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Quantitative Easing

Quantitative easing (QE) refers to large-scale asset purchases by the US Federal Reserve to inject liquidity in the world’s biggest economy after the onset of the global financial crisis in late 2008. In September 2012, stubbornly high US unemployment and faltering economic growth prompted it to launch QE3, under which it planned to buy US$40 billion worth of bonds per month, with no set end date. As of late 2012, it had bought some US$2.3 trillion in long-term securities. In December 2012 it announced it was increasing its purchases to US$85 billion a month.

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TALKING POINTS

Talking points: quantitative easing

PUBLISHED : Monday, 10 September, 2012, 12:00am
UPDATED : Monday, 10 September, 2012, 4:00am

After a summer lull comprising four entirely uneventful weeks, local markets finally appear to be waking up to what promises to be one of the most important and action-packed months in, well, months.

Local investors will be most focused on whether the imminent prospect of further monetary accommodation by the US Fed, the European Central Bank (ECB), and possibly even the People's Bank of China, signals a buying opportunity.

The last round of monetary easing from the ECB in late December 2011 triggered a sugar rush that saw the Hang Seng Index rally more than 20 per cent in just two months. Could it happen again?

On paper, the chances appear good. Recent communiques implying financial intervention from Fed chairman Ben Bernanke at Jackson Hole the week before last and "unlimited bond buying" by ECB president Mario Draghi in Brussels last week have been unusually positive and direct. If we are to believe that US and European bazookas are being primed, surely now is the time to buy?

To answer this question, it is helpful to remind ourselves that quantitative easing (QE) is a two-stage process whereby, initially, central banks print money and buy bonds, causing interest rates to fall. The logic then assumes that private money that might have been tempted to invest in risk-free assets is subsequently tempted towards riskier assets - such as equities - which boosts confidence as prices rise and encourages further investment. In the jargon it's called a "positive feedback loop".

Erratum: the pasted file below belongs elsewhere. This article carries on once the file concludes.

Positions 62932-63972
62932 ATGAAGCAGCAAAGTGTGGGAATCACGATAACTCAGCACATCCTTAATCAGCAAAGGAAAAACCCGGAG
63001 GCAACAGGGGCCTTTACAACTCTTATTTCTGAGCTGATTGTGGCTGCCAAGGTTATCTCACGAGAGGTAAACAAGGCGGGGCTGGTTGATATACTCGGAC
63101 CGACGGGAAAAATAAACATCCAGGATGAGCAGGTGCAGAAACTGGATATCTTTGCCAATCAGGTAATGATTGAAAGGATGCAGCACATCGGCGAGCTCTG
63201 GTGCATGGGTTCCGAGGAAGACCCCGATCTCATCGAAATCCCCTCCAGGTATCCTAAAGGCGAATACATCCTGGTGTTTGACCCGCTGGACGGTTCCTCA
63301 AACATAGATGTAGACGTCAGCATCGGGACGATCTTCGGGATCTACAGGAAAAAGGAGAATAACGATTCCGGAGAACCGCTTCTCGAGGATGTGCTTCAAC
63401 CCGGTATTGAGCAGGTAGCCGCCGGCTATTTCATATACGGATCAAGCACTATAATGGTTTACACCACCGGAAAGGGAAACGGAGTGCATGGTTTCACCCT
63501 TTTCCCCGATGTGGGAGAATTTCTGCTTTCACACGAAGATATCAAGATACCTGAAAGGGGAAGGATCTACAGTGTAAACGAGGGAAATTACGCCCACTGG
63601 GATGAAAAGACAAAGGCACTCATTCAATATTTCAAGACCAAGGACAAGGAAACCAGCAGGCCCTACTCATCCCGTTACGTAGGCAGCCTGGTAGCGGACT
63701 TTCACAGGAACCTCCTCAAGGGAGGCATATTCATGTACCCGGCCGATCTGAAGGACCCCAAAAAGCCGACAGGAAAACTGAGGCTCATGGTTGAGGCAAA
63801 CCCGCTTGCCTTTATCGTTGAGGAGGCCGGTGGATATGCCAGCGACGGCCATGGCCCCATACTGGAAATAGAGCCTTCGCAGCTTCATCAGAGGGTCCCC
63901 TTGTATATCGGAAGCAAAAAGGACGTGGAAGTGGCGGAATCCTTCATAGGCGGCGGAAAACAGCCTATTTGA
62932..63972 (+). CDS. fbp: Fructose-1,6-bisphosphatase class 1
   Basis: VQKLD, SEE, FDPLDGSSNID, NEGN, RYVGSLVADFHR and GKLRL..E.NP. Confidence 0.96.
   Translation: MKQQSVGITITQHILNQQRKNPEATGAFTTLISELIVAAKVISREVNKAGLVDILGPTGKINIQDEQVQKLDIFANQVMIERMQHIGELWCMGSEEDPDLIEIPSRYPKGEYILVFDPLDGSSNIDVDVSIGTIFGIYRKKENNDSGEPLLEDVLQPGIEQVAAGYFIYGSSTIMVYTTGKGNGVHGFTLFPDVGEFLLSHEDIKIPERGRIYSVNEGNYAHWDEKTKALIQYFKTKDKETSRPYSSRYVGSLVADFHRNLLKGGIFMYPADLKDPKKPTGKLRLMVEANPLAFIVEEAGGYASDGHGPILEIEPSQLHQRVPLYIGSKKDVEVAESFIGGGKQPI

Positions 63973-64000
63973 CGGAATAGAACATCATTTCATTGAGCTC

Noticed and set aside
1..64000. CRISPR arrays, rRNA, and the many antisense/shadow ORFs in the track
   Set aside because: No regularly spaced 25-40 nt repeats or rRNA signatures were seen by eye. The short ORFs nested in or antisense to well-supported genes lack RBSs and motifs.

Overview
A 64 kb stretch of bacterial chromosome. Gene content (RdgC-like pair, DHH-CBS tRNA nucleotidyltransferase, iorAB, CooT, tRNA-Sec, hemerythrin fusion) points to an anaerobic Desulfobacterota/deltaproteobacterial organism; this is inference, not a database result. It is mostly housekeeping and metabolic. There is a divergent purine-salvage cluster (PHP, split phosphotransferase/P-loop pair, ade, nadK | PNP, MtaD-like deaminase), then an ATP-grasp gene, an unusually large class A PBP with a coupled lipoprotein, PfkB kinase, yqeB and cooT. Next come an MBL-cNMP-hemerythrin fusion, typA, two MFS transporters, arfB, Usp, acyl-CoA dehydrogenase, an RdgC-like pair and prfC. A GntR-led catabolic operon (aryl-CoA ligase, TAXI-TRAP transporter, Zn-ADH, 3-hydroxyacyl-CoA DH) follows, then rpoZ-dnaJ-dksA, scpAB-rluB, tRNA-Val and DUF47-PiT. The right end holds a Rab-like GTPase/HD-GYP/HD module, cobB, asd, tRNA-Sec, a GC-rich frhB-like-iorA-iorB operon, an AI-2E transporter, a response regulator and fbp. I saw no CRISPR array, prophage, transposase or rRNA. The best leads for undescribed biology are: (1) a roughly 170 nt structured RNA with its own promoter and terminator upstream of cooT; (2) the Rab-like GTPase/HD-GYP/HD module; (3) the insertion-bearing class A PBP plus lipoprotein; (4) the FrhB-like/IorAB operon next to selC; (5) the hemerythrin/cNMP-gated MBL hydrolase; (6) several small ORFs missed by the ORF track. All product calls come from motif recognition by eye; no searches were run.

The problem is, only the first bit appears to be working. Yes, interest rates are low and likely to remain so for some time. More importantly - and where the jury is still out - is the question of whether QE has engineered stage two of the process: generating the so-called wealth effect caused by rising prices for risk assets (such as stocks and bonds).

Firstly, we have to ask whether QE will actually happen. Bazookas tend only to be fired when the situation has become truly dire. One might ask, after the recent run of reasonably positive data in the US, if things are really that bad.

Then there's the question of sustainability. Yes, equities have tended to rally ahead of and during periods of intervention, but with subsequently diminished returns over ever shorter periods of time.

During QE1 in March 2009, for example, the HSI rally extended over 20 months for a gain equivalent to 120 per cent. As we suggest above, the latest ECB rally - fuelled by a promise to lend money at cheap rates to European banks - lasted little more two months.

The other problem with QE initiatives is that they tend to be widely expected and, as such, priced in well ahead of time. Indeed, the reason the Standard & Poor's 500 Index is trading just a few percentage points from its post credit-crisis highs - even as US corporate profit growth declines - is simply because investors are hoping to sell into the bid generated by the much anticipated QE3 event.

Yet a willingness to hold - or refusal to sell - has two unintended, albeit linked, consequences. Firstly, equity market turnover, globally, has collapsed; indeed, turnover in the S&P is now back to levels last seen in the late 1990s. It's as if investors have simply given up and gone home. And with prices at elevated levels on thin volume, markets have also become relatively more expensive, thereby limiting their potential upside if, or when, the intervention happens.

For example, during QE2 in 2010, the HSI price to earnings ratio was equivalent to a relatively cheap seven times; now the ratio is at a more expensive 10 times.

All of which is simply a way of recommending caution. In the unlikely event the US and Europe do roll out the big guns, risk assets will respond proportionately and probably rise. But be nimble. The rally's gains and its duration are likely to be less than you might think. And when it comes to timing, momentum trading compared to value investing is always a much trickier strategy to get right.

John Woods is the chief investment strategist, Asia Pacific, for Citi Private Bank

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